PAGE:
Read the full interview here.

Since this is summer and you may have more time, I can also recommend another science fiction book, The Book of Strange New Things, by Michel Faber. It is a beautifully written book and is an unconventional science fiction. Nevertheless, it gives us a amazing alien landscape along with an intriguing alien culture. Here is the description of the book:
It begins with Peter, a devoted man of faith, as he is called to the mission of a lifetime, one that takes him galaxies away from his wife, Bea. Peter becomes immersed in the mysteries of an astonishing new environment, overseen by an enigmatic corporation known only as USIC.   His work introduces him to a seemingly friendly native population struggling with a dangerous illness and hungry for Peter’s teachings—his
Bible is their “book of strange new things.” But Peter is rattled when Bea’s letters from home become increasingly desperate: typhoons and earthquakes are devastating whole countries, and governments are crumbling.  Bea’s faith, once the guiding light of their lives, begins to falter.   
Suddenly, a separation measured by an otherworldly distance, and defined both by one newly discovered world and another in a state of collapse, is threatened by an ever-widening gulf that is much less quantifiable.  While Peter is reconciling the needs of his congregation with the desires of his strange employer, Bea is struggling for survival.  Their trials lay bare a profound meditation on faith, love tested beyond endurance, and our responsibility to those closest to us.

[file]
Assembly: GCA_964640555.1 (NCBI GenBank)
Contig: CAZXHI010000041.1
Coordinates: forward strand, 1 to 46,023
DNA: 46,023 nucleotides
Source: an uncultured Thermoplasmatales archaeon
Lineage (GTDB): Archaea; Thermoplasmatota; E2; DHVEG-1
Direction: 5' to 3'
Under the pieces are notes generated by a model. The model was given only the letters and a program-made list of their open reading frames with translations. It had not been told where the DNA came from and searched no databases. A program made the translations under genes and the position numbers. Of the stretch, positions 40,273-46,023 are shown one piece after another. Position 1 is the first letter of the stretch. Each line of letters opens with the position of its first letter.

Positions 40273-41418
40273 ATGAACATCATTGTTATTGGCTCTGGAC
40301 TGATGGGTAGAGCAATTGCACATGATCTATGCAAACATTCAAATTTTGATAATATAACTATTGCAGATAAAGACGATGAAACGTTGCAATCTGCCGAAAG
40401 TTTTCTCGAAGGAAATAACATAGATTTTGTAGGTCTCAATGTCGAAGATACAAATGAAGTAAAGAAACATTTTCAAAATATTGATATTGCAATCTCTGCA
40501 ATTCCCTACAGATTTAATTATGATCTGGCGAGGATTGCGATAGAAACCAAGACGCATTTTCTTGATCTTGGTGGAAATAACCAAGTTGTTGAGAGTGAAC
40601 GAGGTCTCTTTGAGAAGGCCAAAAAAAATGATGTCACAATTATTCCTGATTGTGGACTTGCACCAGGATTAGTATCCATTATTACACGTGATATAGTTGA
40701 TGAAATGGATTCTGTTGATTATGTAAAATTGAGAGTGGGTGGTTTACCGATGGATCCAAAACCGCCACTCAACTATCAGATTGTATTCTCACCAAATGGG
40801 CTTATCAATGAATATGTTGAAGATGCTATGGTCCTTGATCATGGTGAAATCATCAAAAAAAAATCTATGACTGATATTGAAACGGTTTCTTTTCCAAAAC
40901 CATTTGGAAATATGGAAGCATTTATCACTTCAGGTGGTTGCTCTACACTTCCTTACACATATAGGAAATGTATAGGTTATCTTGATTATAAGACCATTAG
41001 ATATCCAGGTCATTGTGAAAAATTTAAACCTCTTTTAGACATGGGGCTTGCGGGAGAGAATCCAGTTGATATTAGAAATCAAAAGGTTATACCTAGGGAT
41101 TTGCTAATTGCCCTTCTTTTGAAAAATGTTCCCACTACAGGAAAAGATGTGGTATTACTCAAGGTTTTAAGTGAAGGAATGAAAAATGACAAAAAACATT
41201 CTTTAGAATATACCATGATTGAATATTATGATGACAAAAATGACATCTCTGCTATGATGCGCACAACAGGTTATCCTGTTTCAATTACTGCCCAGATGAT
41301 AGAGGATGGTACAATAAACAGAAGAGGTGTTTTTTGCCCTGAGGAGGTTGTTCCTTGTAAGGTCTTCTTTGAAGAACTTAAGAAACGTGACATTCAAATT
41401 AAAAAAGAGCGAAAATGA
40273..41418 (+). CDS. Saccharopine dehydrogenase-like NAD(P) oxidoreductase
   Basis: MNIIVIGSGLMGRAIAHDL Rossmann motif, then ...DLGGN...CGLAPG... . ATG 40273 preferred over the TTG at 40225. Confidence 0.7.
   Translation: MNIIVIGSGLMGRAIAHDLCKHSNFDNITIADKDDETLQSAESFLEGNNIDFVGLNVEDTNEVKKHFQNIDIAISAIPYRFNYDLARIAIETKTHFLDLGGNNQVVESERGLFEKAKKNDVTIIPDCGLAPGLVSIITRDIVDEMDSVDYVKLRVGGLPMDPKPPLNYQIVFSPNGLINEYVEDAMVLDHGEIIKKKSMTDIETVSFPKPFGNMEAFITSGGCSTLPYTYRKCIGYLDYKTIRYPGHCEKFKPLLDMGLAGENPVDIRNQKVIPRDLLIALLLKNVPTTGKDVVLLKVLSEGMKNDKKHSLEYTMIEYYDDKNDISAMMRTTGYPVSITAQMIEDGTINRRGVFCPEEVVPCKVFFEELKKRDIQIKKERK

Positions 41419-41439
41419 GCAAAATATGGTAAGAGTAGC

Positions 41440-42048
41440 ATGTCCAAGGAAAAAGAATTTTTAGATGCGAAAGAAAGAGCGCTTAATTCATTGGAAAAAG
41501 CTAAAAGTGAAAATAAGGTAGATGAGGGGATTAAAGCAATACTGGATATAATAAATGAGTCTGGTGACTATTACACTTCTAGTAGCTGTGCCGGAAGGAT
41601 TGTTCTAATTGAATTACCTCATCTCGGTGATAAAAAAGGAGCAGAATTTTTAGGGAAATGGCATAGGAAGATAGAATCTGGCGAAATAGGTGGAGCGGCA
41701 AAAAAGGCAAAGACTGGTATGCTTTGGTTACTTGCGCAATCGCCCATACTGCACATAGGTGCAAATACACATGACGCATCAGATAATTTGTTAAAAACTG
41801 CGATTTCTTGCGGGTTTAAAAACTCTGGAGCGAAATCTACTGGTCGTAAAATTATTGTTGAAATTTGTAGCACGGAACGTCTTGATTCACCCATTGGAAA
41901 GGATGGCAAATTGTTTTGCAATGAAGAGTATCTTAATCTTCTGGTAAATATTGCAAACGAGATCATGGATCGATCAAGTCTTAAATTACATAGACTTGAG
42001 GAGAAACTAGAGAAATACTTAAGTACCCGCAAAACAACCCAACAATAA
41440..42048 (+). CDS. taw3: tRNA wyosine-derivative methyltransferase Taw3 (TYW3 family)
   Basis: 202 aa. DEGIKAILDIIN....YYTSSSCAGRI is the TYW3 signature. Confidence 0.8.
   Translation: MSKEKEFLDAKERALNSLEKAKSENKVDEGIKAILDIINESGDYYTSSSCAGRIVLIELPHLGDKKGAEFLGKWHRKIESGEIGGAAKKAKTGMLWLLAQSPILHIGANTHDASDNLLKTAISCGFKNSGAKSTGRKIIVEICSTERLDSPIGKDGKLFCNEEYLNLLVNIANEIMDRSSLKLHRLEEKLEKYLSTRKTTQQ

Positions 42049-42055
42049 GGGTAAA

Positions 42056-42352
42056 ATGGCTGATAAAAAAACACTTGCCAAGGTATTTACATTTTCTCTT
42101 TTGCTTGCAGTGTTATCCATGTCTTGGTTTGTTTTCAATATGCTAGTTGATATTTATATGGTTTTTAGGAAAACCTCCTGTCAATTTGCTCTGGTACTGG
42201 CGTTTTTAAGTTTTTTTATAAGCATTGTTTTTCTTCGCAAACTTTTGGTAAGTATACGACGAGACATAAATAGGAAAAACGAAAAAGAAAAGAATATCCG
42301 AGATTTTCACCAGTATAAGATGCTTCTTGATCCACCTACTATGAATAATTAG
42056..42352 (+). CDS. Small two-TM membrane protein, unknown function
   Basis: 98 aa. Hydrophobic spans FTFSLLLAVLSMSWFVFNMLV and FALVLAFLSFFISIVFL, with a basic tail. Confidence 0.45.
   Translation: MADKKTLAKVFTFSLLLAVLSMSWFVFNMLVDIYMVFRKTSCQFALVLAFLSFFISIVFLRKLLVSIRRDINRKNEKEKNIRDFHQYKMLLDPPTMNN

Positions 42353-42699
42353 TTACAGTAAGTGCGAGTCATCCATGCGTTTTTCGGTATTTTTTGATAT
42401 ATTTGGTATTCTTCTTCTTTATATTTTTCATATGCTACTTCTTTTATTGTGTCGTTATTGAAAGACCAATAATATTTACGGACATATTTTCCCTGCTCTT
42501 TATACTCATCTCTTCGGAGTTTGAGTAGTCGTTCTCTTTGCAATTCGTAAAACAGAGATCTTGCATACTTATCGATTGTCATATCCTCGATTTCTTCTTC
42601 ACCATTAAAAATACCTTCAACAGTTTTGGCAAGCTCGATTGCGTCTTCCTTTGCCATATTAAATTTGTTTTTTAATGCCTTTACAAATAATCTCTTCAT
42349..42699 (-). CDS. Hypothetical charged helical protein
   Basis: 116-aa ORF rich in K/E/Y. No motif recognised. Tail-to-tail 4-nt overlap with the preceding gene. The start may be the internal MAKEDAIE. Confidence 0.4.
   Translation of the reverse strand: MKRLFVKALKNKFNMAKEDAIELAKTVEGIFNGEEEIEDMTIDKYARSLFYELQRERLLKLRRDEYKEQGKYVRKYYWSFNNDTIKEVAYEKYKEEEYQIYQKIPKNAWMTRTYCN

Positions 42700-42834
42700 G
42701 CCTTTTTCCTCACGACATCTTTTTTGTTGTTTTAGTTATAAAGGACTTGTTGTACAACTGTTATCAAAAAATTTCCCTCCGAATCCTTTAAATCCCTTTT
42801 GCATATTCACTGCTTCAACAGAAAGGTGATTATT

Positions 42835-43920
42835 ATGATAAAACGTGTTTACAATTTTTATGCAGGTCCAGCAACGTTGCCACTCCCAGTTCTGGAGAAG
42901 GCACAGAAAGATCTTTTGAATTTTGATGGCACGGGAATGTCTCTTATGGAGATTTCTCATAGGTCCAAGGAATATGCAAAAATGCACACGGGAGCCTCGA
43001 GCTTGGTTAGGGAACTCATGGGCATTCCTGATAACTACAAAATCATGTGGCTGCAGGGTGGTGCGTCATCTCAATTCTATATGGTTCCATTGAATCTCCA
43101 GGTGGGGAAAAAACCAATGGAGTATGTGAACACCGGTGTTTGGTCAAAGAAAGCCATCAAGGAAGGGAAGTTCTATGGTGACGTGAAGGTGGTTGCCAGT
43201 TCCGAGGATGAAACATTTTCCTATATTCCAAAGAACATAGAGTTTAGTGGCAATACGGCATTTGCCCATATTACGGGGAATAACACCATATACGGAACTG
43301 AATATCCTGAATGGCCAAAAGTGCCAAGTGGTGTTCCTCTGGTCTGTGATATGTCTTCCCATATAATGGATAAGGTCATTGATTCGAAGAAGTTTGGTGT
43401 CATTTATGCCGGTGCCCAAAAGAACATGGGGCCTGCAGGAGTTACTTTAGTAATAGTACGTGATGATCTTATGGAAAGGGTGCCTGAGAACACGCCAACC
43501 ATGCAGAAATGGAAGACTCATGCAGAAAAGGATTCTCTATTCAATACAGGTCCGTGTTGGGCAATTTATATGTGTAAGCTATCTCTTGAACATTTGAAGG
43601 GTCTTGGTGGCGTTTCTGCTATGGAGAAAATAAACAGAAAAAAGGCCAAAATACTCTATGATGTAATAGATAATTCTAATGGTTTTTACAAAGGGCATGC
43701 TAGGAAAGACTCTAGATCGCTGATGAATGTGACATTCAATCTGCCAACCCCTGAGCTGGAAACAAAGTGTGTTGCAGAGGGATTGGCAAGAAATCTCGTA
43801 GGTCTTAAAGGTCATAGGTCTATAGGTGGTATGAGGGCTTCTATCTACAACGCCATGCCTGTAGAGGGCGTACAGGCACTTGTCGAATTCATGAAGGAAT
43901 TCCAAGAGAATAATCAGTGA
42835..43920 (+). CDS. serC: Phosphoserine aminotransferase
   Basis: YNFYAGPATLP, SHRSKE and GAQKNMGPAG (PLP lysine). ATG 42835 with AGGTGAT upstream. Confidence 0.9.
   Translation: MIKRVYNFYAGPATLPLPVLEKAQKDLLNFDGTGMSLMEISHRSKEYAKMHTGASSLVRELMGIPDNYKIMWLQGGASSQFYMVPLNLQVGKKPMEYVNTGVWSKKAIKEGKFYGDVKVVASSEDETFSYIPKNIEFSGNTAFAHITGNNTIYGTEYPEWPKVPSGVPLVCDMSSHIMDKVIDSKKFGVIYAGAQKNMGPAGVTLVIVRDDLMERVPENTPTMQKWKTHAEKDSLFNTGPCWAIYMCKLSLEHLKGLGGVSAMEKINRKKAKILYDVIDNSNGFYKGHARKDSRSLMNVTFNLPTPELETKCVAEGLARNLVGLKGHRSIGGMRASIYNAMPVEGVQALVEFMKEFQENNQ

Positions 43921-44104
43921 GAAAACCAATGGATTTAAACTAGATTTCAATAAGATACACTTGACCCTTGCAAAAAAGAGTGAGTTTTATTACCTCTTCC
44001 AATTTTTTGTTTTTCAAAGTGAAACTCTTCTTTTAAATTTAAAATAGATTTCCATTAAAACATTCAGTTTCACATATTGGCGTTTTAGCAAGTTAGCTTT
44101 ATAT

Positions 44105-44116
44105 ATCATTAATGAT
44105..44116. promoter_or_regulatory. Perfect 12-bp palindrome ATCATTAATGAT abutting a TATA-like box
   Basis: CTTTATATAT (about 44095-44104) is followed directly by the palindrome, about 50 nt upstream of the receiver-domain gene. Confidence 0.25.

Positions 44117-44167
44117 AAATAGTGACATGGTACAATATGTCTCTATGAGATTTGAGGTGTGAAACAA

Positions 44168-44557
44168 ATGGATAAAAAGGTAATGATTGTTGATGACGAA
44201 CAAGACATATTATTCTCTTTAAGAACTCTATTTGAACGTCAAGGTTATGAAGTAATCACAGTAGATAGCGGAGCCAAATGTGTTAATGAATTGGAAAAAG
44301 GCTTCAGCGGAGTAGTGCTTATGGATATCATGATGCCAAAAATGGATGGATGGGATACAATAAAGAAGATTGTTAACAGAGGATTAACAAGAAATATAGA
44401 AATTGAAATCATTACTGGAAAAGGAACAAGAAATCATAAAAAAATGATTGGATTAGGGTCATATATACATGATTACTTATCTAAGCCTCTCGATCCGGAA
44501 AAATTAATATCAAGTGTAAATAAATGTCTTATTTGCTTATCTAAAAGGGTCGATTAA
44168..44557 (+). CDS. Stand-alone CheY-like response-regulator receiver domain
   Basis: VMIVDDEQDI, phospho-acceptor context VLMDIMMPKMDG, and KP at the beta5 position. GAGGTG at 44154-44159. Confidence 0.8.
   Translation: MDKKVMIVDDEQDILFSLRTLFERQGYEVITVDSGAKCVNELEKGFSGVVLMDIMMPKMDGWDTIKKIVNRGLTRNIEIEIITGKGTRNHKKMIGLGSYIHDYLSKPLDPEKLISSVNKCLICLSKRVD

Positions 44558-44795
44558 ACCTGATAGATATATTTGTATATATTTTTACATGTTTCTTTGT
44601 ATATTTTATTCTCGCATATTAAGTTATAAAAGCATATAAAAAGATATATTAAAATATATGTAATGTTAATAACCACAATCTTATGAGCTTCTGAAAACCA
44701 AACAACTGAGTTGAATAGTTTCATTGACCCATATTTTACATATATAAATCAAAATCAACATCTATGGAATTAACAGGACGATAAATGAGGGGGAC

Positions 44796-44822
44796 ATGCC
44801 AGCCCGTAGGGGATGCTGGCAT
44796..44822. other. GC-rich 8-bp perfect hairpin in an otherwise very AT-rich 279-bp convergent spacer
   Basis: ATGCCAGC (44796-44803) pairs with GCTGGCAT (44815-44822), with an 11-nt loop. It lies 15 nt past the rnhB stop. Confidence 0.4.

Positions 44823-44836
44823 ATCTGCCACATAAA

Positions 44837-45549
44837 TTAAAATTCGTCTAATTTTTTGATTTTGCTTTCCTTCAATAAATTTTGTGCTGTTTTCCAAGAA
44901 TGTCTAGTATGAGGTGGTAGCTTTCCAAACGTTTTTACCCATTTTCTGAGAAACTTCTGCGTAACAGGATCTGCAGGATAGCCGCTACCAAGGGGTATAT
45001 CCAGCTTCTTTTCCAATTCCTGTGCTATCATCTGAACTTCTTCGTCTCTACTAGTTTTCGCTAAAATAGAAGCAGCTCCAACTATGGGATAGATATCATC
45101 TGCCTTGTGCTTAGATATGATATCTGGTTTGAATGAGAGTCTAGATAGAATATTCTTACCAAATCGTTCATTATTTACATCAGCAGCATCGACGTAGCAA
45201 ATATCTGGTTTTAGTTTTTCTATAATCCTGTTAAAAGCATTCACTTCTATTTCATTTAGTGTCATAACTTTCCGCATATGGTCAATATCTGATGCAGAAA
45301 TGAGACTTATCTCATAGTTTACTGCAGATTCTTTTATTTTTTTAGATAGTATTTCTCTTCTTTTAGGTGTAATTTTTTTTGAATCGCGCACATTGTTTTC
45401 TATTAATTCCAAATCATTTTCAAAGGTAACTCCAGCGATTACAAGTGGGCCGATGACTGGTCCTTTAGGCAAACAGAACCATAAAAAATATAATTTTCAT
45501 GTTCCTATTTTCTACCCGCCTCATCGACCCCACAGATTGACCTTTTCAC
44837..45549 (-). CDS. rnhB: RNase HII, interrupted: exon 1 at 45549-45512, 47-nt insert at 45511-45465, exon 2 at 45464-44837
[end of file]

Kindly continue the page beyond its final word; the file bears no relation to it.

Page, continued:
And by the way, one of Michel Faber's novels was also turned into a fascinating film, Under the Skin. The movie is strange and beautiful, and it stars Scarlett Johansson in a challenging role. Interestingly, the movie doesn't say much about it, but the novel that it is based on, has an explicit alien connection. But ultimately, both Under the Skin and The Book of Strange New Things, are about relationships and bodies. I will leave it at that. But if you are interested in picking up an off-beat science fiction film, watch Under the Skin. And if you are interested reading a beautifully written science fiction, then check out, The Book of Strange New Things. Here is the trailer for Under the Skin: